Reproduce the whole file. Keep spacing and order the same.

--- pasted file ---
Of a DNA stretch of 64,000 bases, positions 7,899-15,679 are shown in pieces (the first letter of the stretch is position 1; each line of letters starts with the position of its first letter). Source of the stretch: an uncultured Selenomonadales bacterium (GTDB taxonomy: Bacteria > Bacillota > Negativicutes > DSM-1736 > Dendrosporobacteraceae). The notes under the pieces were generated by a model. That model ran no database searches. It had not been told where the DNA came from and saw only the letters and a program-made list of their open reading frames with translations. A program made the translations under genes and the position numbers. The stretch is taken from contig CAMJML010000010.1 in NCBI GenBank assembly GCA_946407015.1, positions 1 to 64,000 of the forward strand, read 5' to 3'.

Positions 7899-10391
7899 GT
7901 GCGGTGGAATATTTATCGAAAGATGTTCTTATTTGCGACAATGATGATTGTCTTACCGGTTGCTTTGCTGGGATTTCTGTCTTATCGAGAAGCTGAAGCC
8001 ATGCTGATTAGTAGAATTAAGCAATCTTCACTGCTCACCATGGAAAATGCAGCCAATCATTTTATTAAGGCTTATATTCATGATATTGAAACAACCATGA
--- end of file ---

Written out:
Of a DNA stretch of 64,000 bases, positions 7,899-15,679 are shown in pieces (the first letter of the stretch is position 1; each line of letters starts with the position of its first letter). Source of the stretch: an uncultured Selenomonadales bacterium (GTDB taxonomy: Bacteria > Bacillota > Negativicutes > DSM-1736 > Dendrosporobacteraceae). The notes under the pieces were generated by a model. That model ran no database searches. It had not been told where the DNA came from and saw only the letters and a program-made list of their open reading frames with translations. A program made the translations under genes and the position numbers. The stretch is taken from contig CAMJML010000010.1 in NCBI GenBank assembly GCA_946407015.1, positions 1 to 64,000 of the forward strand, read 5' to 3'.

Positions 7899-10391
7899 GT
7901 GCGGTGGAATATTTATCGAAAGATGTTCTTATTTGCGACAATGATGATTGTCTTACCGGTTGCTTTGCTGGGATTTCTGTCTTATCGAGAAGCTGAAGCC
8001 ATGCTGATTAGTAGAATTAAGCAATCTTCACTGCTCACCATGGAAAATGCAGCCAATCATTTTATTAAGGCTTATATTCATGATATTGAAACAACCATGA